We have been grounded in Austin for the last few months. Doctors’ appointments and the passing of Barbara’s brother Rick have kept us close to home. Fortunately, we were able to make one short trip to Oklahoma for a rally of Texoma Travelers LTV RV’s (a travel club that we joined). The rally was at WinStar Casino just across the Red River from Texas. We like these rallies and are looking forward to the next one in Louisiana.
Some people may call us crazy to go camping in 100 plus degree weather, but here at Emma Long Park we are camped at the water’s edge with large shade trees surrounding us. So, even though it is definitely hot the breeze off the lake and the shade of trees makes it most pleasurable for most of the day. Lonnie and Vegas have enjoyed tubing in the lake and we have all found this time most relaxing. The evenings are spent sitting lake side sipping on a refreshing gin and fresca watching the boats cruise by.
Each morning we have taken Vegas to Turkey Creek for a 3 mile hike. The trails are located about one mile from the park. Turkey Creek is a dog friendly off-leash area which Vegas has thoroughly enjoyed running free and splashing in and out of the creek. Her enthusiastic joy is something to behold – one has to be a boxer owner to know what this looks like.
Since it’s so hot we want to keep the outside cooking to minimum amount of time so I brought along my Sous Vide. Sous Vide is a cooking tool that heats water to a specified temperature then holds it at that temperature to cook food that is sealed in a food saver bag. The food will fully cook with little to no effort to the exact desired doneness. Once cooked then I quickly sear the meat, about one to two minutes per side and then dinner is done with the least amount of heat or mess. Great, you should try one.
Dinner is ready, time to go.
We drove highway 40 West from Albuquerque, New Mexico to Sedona, Arizona stopping at the Petrified Forest National Park that is located just off HWY 40 about a 2 hours from Flagstaff, Arizona. We drove the 28 mile road that runs through the entire park. The main sights are the painted desert, the blue mesa, the jasper forest and the giant logs. The painted desert is characterized by colorful bands of sedimentary rock called the Chinle Formation. This formation was deposited between 227 and 205 million years ago by northwest flowing river system. The petrified wood are colorful specimens of massive tree trunks strewn across the landscape. The trees were knocked down by wind or water and carried downstream being buried by layers of sediment over 218 million years ago. The logs soaked up groundwater and silica from volcanic ash and over time crystallized into quartz. Truly breathtaking sights of beauty and wonder.
We settled in the Sedona area for a couple of days in a state park called Dead Horse, don’t like the name but the park is large with numerous hiking trails, horseback riding, three lakes and surrounded by mountains. The park received its name because the original owners of the ranch asked their children which ranch they liked best when they were searching for property and they replied the one with the dead horse and so it was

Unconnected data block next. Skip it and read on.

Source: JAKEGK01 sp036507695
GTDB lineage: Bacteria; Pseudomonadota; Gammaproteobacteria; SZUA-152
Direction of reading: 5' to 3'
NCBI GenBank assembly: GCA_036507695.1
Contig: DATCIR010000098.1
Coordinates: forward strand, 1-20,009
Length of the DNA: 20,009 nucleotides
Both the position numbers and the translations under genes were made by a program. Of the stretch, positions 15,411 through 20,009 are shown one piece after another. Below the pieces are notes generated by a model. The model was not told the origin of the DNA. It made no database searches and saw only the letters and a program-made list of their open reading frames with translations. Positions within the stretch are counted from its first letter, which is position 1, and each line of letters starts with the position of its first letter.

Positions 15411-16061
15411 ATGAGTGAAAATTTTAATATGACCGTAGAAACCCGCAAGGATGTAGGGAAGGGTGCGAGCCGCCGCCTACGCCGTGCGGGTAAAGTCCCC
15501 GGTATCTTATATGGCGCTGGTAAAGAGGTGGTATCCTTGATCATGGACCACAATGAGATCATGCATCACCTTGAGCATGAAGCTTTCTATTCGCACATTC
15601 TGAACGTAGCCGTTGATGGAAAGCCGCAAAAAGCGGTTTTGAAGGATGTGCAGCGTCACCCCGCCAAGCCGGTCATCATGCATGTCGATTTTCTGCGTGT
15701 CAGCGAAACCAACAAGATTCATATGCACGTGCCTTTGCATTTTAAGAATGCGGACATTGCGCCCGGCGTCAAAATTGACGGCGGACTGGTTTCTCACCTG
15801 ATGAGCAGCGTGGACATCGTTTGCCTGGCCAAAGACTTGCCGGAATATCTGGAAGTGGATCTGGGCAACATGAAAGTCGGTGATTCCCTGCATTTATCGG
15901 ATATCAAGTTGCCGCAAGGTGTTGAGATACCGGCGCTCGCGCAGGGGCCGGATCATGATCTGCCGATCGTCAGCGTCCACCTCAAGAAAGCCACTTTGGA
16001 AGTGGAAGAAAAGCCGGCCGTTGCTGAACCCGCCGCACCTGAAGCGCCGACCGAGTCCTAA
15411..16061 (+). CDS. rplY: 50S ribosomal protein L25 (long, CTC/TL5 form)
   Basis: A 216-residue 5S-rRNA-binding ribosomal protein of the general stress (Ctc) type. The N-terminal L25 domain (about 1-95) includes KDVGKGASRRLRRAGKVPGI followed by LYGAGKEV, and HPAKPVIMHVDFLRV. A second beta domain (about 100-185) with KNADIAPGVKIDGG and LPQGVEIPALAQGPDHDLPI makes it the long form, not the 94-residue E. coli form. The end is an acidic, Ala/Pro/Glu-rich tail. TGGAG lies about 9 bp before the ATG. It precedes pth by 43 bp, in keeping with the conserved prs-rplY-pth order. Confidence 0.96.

named. When the owners gifted the land to the state for a park they requested the name remain — so there you have it — dead horse ranch state park. Yesterday we hiked in Sedona at Red Rock Crossing along a clear river gently flowing along the trial to view the impressive red Cathedral Rock.
Topsail is one of the best state parks in the country! Three miles of pristine beaches and enough hiking trails to keep you busy for weeks. The only negative of this park is that dogs are prohibited on the beach. Vegas really did not like the no dog rule but she found some other beaches that welcomed her.
Next it was onto Mount Rushmore which was just a few miles down the highway. Impressive, spectacular, and amazing does not begin to describe the feelings we had gazing upon that mount. The wonderment of how they were able to carve such a massive sculpture with such fine detail visible from such a far distance is mind boggling. The gallery describing how this endeavor was accomplished was just as impressive as viewing the 4 presidents. A true wonder and well worth the time and distance to get here. A valued testament and tribute to our great leaders.
Tuesday, July 20th we arrived in Durango
and headed for the public land office for visitor information on all the camping sites in the San Juan National Forest. We decided on Junction Creek only a few miles from historic downtown Durango. The campground is very massive with beautiful tall pine trees and large open areas for hiking. The campground host, Tim, was most helpful in helping find the perfect stop to spend the night and enjoy a drink under the trees.
Wednesday we are off exploring, we first went to the Sky Ute Casino on the Ute Reservation and had lunch, then off to Vallecito Reservoir. We drove the loop around the lake, checked out the camping sites and decided to head off to Mancos state park to spend the night.
THE SAN JUAN SKYWAY
The San Juan Skyway is one of the most scenic drives in America, spanning elevations from 6,200 feet outside of Durango to 11,075 feet at Red Mountain Pass. We began this beautiful drive from Durango to Mancos State Park. The park has a beautiful lake where dogs can swim but not people, don’t know why, but Vegas had a grand time.
Thursday, we continued our journey on the San Juan Skyway to Ridgeway State Park, the half way mark to completing the skyway loop back to Durango. The scenery consisted of rolling meadows, raging rivers running alongside the highway, red cliff mountains, and valleys with breathtaking views. Tomorrow we will continue the loop on the part that is called The Million Dollar Highway, from Ouray to Silverton. I can’t wait. So excited.